ways to stay fit in sedentary work
“Get up, go to work, go home”. It seems to be the 9-5 mantra for most people who have an office job.

If you’re not battling traffic or commuting on public transport, you’re sitting at a desk for long periods of time.

Either way, it’s a recipe for sore, aching muscles, painful joints, and, as we’ll see, potentially a whole host of other medical conditions.

Of course, having the right ergonomic work desks and stations goes a long way to helping with any aches and pains that arise during the course of a long working day, but there are other mitigating steps we can take too.

Some people actively enjoy the gym and find it a pleasure to get in there before and after work to move their bodies and get the endorphins pumping.

For some of us, it’s just not possible—it might be down to cost or a genuine dislike of that kind of environment. It doesn’t mean you can’t exercise. There are gentler, kinder ways of keeping fit that can make you feel great without the cost if you’re stuck in an office for 40 hours a week.

Woman sitting in front of desk stretching sitting on computer chair

We’ve got together with some experts who’ll walk us through (see what we did there?) some of the ways you can stay fit when you’re in a sedentary job, and they’ll also tell us about the importance of gentle movement every day to keep us supple and trim.

What are some of the negative effects of sitting at a desk all day?

“Sedentary lifestyles are extremely common, but it takes a toll on health and productivity. Our bodies are built to move and be in regular action, and when it don't, you risk the following health ailments:

As your blood flows slower and your muscles are burning less fat, there’s a higher risk of fatty acids clogging your heart.

The pancreas produces more insulin when sedentary, which could lead to diabetes. The efficiency of your body when dealing with sugar is affected by how physically active you are.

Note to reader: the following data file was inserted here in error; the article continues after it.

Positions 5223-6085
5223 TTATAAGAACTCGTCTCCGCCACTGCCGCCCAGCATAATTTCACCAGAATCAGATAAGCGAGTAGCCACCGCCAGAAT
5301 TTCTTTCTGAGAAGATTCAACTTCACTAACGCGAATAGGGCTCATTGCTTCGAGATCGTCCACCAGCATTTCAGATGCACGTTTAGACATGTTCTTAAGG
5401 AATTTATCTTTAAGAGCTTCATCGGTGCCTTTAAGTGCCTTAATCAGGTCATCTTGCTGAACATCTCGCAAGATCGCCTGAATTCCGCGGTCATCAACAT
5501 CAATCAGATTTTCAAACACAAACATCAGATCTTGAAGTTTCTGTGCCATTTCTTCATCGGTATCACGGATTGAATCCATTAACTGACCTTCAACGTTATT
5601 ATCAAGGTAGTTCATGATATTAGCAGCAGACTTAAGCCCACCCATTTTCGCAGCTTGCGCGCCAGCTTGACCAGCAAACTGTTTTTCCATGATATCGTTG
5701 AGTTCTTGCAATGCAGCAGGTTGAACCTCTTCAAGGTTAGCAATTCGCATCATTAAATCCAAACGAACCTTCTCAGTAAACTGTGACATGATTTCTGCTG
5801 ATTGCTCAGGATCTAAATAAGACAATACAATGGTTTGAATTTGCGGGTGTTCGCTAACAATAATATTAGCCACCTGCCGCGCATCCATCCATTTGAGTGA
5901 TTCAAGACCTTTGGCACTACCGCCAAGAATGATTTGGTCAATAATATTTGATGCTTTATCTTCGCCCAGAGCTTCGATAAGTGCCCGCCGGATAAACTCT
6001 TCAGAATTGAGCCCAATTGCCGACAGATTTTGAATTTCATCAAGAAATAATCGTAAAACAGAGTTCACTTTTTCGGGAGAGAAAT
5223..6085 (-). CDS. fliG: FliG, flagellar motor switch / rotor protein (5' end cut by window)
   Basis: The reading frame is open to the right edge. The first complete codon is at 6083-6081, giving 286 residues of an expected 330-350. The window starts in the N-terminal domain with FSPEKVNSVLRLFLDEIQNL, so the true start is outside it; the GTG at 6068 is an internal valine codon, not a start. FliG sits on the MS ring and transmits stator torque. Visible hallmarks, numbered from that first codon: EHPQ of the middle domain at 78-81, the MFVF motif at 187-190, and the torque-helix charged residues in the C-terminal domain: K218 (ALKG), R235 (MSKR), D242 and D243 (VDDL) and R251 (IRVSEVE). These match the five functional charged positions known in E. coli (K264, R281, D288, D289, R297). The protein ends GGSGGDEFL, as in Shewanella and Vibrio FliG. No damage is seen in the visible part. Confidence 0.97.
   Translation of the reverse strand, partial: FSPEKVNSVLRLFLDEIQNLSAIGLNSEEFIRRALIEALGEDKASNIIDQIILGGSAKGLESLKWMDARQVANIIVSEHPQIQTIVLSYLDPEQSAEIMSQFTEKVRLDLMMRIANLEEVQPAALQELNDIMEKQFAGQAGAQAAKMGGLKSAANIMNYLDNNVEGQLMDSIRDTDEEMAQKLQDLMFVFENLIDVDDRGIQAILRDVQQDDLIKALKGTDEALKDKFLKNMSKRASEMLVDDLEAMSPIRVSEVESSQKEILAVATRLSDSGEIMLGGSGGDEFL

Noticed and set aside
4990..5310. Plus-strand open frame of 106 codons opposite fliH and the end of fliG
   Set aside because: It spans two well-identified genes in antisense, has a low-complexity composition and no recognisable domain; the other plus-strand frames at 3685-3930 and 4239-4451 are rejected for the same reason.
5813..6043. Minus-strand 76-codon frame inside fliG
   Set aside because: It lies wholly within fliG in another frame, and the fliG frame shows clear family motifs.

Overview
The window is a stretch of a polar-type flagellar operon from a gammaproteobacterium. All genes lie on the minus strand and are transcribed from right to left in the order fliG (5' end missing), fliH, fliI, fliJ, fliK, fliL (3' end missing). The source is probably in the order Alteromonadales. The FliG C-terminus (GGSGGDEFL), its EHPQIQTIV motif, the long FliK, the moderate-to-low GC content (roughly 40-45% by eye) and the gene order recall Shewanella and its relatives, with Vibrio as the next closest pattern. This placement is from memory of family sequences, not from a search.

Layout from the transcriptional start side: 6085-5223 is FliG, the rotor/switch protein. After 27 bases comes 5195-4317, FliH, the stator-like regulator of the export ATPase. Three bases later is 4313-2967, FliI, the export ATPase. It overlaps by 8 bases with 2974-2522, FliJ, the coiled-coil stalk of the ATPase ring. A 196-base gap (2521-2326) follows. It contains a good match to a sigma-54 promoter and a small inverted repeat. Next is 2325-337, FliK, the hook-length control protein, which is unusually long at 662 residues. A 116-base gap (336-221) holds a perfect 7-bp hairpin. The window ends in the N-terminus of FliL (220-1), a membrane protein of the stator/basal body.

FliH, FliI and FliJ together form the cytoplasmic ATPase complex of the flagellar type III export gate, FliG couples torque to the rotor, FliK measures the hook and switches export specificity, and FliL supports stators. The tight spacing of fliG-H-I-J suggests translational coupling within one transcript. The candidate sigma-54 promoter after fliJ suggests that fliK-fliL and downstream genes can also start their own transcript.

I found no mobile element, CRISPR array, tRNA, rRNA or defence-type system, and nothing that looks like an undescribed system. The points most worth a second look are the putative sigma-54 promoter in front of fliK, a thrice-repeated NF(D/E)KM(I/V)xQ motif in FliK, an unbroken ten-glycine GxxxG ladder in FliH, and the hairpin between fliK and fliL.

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It’s believed that those who are sedentary are more at risk of various cancers, as the antioxidants in your body aren’t getting a boost from movement. These antioxidants are known to target potentially cancer-causing free radicals.” Sophie Saint writing for MoveGB

How much exercise do you need to do to offset your desk job?

“In 2020, a meta-analysis of nine previous studies(5), using data obtained from fitness trackers and feedback from 44,370 participants around the world, suggested that about 30-40 minutes of moderate to vigorous physical activity should offset ten hours of sitting.

If that feels unachievable, don’t despair, as more recent research(6), suggests that only 22 minutes of exercise is enough. This later study, published in October 2023 in the British Journal of Sports Medicine, set out to determine exactly how much sedentary time was associated with a higher risk of early death—and how much corresponding physical activity was required to offset that risk.

Woman exercising on mat using a exercise ball at homeAs part of the study, around 12,000 people from Norway, Sweden, and the U.S. wore fitness trackers for at least four days each week, over a period of at least two years. Comparing the activity data with death registries and medical outcomes, the results showed that participants who exercised for less than 22 minutes a day had a 38% higher risk of death from any cause.

Those who undertook 22 minutes of exercise or more each day had better health outcomes and typically had a longer lifespan.” Kerry Beeson BSc (Nut Med) Nutritional Therapist & Metabolic Balance Coach writing for PrepKitchen

Tell us how we can move more whilst we’re at our desks.

“We’ve talked about the benefits of moving every day before, but when you’re living behind a desk these are even more important. You’re being inactive for long periods every day – try balancing it out with a little bit of active, healthful movement every single day.

Finding a way to get some movement in at work – even if it’s simple like a walk around or a bit of desk stretching – can help. Get yourself up every 30 or 60 minutes on the dot to take a short walk around, even if you’re just going to get some water. Unbroken periods of sitting are worse for health because posture declines over time.